Home » Posts tagged 'Wang Bingzhang'
Tag Archives: Wang Bingzhang
From Dr Wang Bingzhang, a Special Prayer on the 15th Anniversary of His Abduction by the Chinese Government
Yaxue Cao, September 18, 2017
Last Friday, Dr. Wang Bingzhang’s family – his wife, children and siblings in Canada and the U. S. – received a letter from him in Shaoguan Prison (韶关监狱), Guangdong. He shared “a special prayer” with them on the occasion of the 15th anniversary of his kidnapping:
My loved ones, June 27, 2017 is the 15th anniversary of when I was abducted and imprisoned. On this special day, I’ve made a special prayer that I’d like to share with all of you:
To my Holy Creator, my Lord in Heaven, God, Heavenly Father, Holy Son Jesus Christ, and the Holy Spirit:
Your servant Wang Bingzhang (王炳章) prays to you. On June 27, 2002, 15 years ago now, I was abducted and from that day on have been imprisoned in solitary confinement.
I thank you for staying by my side for these 15 years, offering me support and guidance. I thank you for making use of me, and for giving me a special mission: from the time you created humankind, setting out that it was my mission to help promulgate the natural laws, norms, standards, and truths you established for man to live by, as shown in ancient civilization, the classic texts of the world, and in the works of our ancestors. I have come to realize that you have a grand plan for the salvation of the world and humankind; to make this mad world return once more to norms you established, and to help the lost world of man return to your embrace. I feel greatly honored that I can make a small contribution to the grand plan you have laid out. I know that everything of mine was given by you, and that all glory belongs to you.
I will absolutely not fail in the mission you gave me. I’ll continue to cherish myself, I’ll keep my mind and body in good order, and live the years you allotted me. Under your teaching, inspiration, and guidance, I do your work every day. I guarantee that your selection of me, your deep love, your accompaniment, your divine inspiration, and your grace encourages me to be braver and work without fear, even if I have to spend another 15 years in jail. I will redouble my efforts and leave behind a record that renders glory to your sacred name.
I love you all,
From solitary confinement in Shaoguan Prison
June 27, 2017
Dr. Wang Bingzhang was among the first Chinese students sent overseas to study science and technology by the Chinese government when Deng Xiaoping opened up the country in 1977. He studied medicine at McGill University in Montreal, Canada, from 1979 to 1982, and became the first Chinese from the mainland to receive an overseas Ph.D. after the Cultural Revolution. He was the pride of China and a source of inspiration; his success was reported in the Chinese-language newspapers, both inside and outside China. But no sooner had he completed his degree than he abandoned a medical career for something uncharted and illusive: starting a movement to transform China into a democracy.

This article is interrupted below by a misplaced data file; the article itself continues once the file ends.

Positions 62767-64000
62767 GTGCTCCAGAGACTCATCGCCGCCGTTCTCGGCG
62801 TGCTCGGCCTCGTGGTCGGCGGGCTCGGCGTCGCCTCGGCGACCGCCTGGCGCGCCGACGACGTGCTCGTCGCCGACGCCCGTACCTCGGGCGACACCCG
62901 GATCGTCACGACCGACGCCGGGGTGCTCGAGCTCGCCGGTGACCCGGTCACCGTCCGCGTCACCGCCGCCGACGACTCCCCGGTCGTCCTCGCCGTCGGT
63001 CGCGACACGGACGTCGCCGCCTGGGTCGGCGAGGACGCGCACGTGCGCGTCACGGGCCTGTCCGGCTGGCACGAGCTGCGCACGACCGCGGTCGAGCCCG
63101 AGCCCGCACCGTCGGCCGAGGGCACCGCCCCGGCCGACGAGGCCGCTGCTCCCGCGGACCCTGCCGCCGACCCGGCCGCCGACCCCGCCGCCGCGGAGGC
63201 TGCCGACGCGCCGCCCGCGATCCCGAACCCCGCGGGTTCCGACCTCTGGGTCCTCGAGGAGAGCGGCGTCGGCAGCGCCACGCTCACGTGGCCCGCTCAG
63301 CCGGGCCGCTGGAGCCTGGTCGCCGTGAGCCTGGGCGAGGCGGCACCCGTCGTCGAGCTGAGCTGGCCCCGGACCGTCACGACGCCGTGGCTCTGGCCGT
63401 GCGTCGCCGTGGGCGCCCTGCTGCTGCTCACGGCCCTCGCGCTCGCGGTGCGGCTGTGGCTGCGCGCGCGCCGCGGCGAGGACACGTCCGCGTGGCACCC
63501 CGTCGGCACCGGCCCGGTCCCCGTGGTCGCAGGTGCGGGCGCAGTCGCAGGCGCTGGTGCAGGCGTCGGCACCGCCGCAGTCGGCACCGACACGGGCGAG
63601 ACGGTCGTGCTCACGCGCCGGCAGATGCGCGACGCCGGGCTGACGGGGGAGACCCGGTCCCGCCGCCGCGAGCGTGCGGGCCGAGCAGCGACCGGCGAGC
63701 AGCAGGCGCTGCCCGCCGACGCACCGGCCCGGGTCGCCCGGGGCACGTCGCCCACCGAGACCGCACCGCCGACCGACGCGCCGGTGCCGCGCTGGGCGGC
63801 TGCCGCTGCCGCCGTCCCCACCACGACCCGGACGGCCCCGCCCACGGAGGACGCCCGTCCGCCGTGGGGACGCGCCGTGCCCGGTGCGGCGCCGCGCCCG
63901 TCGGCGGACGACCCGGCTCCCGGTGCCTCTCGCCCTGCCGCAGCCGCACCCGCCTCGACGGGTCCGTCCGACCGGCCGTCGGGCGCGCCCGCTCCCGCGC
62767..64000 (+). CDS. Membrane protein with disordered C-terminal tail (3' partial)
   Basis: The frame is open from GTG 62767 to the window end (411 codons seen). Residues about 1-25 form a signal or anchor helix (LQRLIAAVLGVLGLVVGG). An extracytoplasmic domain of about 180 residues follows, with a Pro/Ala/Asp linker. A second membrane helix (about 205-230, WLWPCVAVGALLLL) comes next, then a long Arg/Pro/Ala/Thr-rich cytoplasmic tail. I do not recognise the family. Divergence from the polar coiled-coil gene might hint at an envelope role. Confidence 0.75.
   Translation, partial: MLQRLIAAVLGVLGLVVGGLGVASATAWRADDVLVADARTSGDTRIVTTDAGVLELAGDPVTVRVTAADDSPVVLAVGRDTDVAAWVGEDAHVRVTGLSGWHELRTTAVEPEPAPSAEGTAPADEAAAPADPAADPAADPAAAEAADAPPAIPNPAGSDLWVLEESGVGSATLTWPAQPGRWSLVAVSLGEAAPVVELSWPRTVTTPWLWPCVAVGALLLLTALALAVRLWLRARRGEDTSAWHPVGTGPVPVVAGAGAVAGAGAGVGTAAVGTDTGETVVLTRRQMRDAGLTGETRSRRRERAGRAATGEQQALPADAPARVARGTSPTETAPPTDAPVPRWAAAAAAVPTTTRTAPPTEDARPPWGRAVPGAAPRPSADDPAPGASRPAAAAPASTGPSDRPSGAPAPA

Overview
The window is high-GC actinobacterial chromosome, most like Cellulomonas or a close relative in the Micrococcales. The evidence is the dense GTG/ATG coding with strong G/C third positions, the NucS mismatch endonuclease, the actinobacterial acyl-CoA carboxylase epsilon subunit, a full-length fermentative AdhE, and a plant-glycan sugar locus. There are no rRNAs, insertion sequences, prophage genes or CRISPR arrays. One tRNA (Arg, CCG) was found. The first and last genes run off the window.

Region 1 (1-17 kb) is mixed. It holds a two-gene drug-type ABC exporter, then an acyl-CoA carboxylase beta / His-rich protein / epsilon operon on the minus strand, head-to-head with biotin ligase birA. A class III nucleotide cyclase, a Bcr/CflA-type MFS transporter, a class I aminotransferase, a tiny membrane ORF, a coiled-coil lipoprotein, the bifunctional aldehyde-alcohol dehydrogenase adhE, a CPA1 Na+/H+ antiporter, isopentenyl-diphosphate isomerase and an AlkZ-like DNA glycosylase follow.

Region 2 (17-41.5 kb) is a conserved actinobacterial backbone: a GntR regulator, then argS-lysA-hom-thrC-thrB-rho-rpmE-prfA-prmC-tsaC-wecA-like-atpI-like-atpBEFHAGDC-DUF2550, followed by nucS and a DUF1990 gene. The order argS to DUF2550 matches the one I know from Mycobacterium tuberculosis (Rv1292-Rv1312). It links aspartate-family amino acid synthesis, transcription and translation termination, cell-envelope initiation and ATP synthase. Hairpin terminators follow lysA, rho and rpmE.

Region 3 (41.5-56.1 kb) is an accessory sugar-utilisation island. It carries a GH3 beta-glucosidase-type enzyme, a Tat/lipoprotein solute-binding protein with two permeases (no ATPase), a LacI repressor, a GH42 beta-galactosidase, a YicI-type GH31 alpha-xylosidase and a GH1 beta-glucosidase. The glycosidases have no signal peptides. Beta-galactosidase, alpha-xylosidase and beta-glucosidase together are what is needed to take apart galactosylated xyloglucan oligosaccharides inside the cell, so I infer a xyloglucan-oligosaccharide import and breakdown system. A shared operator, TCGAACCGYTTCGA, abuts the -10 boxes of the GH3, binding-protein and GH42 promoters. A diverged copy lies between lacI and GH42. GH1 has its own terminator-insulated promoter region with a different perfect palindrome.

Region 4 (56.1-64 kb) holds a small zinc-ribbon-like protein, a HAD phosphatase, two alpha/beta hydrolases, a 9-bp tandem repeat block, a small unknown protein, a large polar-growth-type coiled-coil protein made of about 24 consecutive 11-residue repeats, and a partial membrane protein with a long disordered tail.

In November, 1982, he founded the China Spring magazine and made an announcement in the World Journal (《世界日报》), the largest Chinese newspaper in America: “The new emerging democratic movement in contemporary China needs activists. From now on… I will lay down the cherished scalpels of a surgeon and pick up those of a social reformer to remove the ulcers and tumors of Chinese society. The road ahead will be thorny and arduous, but it will be the road to light and hope.”
The magazine laid out five goals for political reform in China at the time when Brezhnev was the head of the USSR and Taiwan would not be lifting its ban on a free press and other political parties for another five years:
- Abolition of one-party rule;
- Separation of party from the government, military and judiciary;
- Separation of the executive, the legislature, and the judiciary;
- Direct election of national leaders; and
It also laid out five goals for economic reform:
- Establishment of a market economy;
- The co-existence of multiple economic systems;
- Protection of private property;
- Independent unions; and
- Farmers’ land ownership and usage rights.
In the next two decades, Dr. Wang Bingzhang moved between United States, Canada, Hong Kong and Taiwan, and founded and led the Chinese Alliance for Democracy (中国民主团结联盟) in the 1980s. He also snuck back to China to form a clandestine opposition party – the Democracy Party of China. Their activities were little known to the English-speaking world. The New York Times only found out in May 1987, with its story “China Opposition Thrives in Queens,” after Beijing denounced the activities of Dr. Wang and colleagues.
Dr. Wang published a pamphlet titled The Path to China’s Democratic Revolution (《中国民主革命之路》), also known as the Handbook of the Democratic Movement (《民运手册──中国民主化运动百题问答》), answering 120 questions having to do with China’s democratic transformation. His essay Rebuilding the Republic of China (《重建中华民国》) advocated “uniting China with democracy” and restoring the Republic of China as a simple and convenient replacement for the CCP regime.
On June 27, 2002, while near China’s border with Vietnam with two others, Dr. Wang was kidnapped, according to accounts by his companions, and taken to China. On December 20 of that year, the official Xinhua News Agency announced his arrest, giving few details of Dr. Wang’s supposed crimes, “other than to say that he had passed state secrets to Taiwan and posted essays on the Internet related to terrorist acts, which threatened state security.”